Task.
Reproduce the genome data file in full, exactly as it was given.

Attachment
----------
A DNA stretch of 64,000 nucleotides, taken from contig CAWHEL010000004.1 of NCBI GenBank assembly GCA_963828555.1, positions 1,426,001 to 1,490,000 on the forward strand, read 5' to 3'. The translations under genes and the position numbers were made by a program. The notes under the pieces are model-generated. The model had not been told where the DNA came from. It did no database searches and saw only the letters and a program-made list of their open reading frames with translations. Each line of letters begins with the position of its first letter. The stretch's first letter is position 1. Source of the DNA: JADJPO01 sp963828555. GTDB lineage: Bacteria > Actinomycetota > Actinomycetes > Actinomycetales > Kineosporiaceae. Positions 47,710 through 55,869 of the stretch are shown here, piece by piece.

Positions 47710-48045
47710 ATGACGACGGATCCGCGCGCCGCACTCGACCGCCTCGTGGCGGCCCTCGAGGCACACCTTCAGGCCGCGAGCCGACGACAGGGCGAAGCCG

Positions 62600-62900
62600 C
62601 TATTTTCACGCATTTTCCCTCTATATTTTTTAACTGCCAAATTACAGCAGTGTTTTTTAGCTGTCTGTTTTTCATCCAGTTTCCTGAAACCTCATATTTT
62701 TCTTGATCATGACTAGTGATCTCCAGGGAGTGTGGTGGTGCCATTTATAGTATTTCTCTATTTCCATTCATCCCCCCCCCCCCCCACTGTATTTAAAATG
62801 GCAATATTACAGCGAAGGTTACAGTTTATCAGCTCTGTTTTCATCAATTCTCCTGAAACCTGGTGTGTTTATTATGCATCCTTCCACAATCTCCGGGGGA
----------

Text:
A DNA stretch of 64,000 nucleotides, taken from contig CAWHEL010000004.1 of NCBI GenBank assembly GCA_963828555.1, positions 1,426,001 to 1,490,000 on the forward strand, read 5' to 3'. The translations under genes and the position numbers were made by a program. The notes under the pieces are model-generated. The model had not been told where the DNA came from. It did no database searches and saw only the letters and a program-made list of their open reading frames with translations. Each line of letters begins with the position of its first letter. The stretch's first letter is position 1. Source of the DNA: JADJPO01 sp963828555. GTDB lineage: Bacteria > Actinomycetota > Actinomycetes > Actinomycetales > Kineosporiaceae. Positions 47,710 through 55,869 of the stretch are shown here, piece by piece.

Positions 47710-48045
47710 ATGACGACGGATCCGCGCGCCGCACTCGACCGCCTCGTGGCGGCCCTCGAGGCACACCTTCAGGCCGCGAGCCGACGACAGGGCGAAGCCG

Positions 62600-62900
62600 C
62601 TATTTTCACGCATTTTCCCTCTATATTTTTTAACTGCCAAATTACAGCAGTGTTTTTTAGCTGTCTGTTTTTCATCCAGTTTCCTGAAACCTCATATTTT
62701 TCTTGATCATGACTAGTGATCTCCAGGGAGTGTGGTGGTGCCATTTATAGTATTTCTCTATTTCCATTCATCCCCCCCCCCCCCCACTGTATTTAAAATG
62801 GCAATATTACAGCGAAGGTTACAGTTTATCAGCTCTGTTTTCATCAATTCTCCTGAAACCTGGTGTGTTTATTATGCATCCTTCCACAATCTCCGGGGGA